The sad story of “Murderous Mary” is not an isolated one. Years earlier in 1903, an elephant named Topsy was famously electrocuted in Coney Island, New York after trampling three handlers in as many years. Most recently, in 1994, an elephant named Tyke was shot 87 times by Honolulu police after escaping the circus ring mid-show, crushing her trainer while running for freedom.

'After the show one of the elephants broke away from the herd and began running towards the railway yard... he perhaps went in search of Mary'
‘After the show one of the elephants broke away from the herd and began running towards the railway yard… he perhaps went in search of Mary’

These examples, along with the torture that trained animals to undergo to perform for the sake of others’ entertainment, have led countless animal welfare groups to advocate for change in the handling of performance animals.

These efforts aren’t for nothing: In May 2016, the Ringling Brothers’ Circus announced that it would retire several circus elephants, and had plans to eliminate their use in shows entirely by 2018. A century after her death, Mary didn’t suffer in vain, either. “She’s an example of why we should never have put these animals in such unnatural situations in the first place,” president of the Performing Animals Welfare Society Ed Stewart told The New York Daily News.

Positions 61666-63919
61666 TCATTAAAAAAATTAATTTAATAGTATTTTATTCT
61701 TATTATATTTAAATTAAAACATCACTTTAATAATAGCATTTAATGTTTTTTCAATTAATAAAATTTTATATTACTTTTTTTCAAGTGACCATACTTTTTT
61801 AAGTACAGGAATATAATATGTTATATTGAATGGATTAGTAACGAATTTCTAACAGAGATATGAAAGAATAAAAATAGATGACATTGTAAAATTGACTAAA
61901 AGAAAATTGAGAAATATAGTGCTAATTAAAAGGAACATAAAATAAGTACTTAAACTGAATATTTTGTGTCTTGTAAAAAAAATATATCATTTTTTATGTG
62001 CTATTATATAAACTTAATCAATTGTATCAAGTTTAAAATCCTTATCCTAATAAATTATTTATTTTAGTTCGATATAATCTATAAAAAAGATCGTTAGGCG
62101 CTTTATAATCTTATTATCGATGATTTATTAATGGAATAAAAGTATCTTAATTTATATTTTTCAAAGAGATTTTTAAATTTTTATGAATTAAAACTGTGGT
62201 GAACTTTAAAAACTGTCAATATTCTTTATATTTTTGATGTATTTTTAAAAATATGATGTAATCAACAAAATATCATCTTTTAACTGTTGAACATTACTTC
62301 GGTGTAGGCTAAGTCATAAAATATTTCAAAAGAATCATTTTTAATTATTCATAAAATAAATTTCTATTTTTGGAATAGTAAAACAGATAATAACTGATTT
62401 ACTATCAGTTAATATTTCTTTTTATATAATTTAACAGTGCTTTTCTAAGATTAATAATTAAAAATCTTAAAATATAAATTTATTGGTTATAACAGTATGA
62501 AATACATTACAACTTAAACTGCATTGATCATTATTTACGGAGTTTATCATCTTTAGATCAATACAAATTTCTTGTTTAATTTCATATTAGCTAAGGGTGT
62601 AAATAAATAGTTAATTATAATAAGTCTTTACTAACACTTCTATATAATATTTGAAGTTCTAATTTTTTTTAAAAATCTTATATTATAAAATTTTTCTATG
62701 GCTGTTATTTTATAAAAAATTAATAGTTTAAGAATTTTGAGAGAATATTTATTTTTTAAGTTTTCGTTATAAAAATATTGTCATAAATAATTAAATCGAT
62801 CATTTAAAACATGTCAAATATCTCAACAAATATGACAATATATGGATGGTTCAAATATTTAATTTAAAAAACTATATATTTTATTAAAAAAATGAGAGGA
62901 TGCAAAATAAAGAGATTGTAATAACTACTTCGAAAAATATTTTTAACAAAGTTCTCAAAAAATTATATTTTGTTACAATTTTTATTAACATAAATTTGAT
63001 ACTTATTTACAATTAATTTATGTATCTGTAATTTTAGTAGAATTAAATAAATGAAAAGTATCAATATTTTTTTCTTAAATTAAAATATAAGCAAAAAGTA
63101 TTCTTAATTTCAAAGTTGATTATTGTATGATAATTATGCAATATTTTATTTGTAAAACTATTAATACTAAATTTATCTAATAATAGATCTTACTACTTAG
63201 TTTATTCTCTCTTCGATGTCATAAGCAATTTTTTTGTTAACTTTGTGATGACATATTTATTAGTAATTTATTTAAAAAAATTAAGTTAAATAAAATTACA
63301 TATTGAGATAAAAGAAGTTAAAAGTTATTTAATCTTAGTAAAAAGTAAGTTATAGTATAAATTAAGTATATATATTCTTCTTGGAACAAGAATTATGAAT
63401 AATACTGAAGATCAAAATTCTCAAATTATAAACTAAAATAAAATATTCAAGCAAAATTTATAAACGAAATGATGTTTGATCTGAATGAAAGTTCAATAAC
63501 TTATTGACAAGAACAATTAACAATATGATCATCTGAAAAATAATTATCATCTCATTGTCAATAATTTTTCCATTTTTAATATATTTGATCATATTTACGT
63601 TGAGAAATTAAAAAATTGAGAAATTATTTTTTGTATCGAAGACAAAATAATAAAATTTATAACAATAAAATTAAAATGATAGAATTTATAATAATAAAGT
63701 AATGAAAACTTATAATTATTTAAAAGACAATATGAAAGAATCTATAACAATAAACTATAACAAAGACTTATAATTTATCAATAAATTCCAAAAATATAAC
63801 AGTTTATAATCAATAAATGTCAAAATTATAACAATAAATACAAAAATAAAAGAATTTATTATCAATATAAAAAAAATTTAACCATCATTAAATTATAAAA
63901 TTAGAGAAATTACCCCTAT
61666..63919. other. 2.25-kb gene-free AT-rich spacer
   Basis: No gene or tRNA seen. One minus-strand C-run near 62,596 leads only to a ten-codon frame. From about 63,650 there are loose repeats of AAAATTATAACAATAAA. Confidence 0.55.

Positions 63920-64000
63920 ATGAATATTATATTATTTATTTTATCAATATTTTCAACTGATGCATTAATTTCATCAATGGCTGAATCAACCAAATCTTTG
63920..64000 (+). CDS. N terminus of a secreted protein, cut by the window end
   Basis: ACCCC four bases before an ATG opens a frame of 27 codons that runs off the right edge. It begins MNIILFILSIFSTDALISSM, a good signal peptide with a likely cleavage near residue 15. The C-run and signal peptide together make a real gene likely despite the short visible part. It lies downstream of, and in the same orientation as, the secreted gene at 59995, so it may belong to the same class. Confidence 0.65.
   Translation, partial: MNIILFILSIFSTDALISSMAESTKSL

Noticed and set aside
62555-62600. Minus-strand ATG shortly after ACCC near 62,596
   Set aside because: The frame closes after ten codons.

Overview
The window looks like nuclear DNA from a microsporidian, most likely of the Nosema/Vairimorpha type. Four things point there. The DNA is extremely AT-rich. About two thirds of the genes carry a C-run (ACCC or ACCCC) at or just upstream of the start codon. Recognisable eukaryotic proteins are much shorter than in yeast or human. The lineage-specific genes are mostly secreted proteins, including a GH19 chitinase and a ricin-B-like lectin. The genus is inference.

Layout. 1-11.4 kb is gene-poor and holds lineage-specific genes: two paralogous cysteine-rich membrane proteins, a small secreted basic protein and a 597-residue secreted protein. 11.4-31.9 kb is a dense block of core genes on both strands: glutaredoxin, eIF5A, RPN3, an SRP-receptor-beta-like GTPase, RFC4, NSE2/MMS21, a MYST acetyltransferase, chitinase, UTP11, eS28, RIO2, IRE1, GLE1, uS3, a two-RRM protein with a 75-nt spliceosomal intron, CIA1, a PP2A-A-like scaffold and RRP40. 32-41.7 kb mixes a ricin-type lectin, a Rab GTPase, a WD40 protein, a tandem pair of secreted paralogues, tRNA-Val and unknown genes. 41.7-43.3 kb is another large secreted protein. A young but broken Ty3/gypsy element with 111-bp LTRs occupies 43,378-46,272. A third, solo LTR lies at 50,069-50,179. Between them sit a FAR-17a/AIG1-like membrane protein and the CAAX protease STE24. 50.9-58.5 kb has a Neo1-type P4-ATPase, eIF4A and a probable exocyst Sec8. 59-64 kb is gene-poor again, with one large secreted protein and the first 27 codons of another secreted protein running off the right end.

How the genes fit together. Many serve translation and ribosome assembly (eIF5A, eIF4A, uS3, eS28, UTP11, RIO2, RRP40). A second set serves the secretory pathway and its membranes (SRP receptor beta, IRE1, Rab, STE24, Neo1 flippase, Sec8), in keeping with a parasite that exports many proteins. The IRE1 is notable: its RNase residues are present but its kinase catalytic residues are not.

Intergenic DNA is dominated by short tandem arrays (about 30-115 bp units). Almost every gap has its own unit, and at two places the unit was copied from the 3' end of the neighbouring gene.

“This elephant was simply acting like an elephant. They are inherently dangerous, and I don’t blame her for what happened. I blame those who put her in the circus. It’s their fault.”

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John Smith has been with Histecho since 2017, A Senior Editor & Writer for Histecho. his work has been featured in outlets such as Scientific American, The Washington Post, NBC News, and Fox News. John grew up outside of Philadelphia and studied biology at Hamilton College in upstate New York.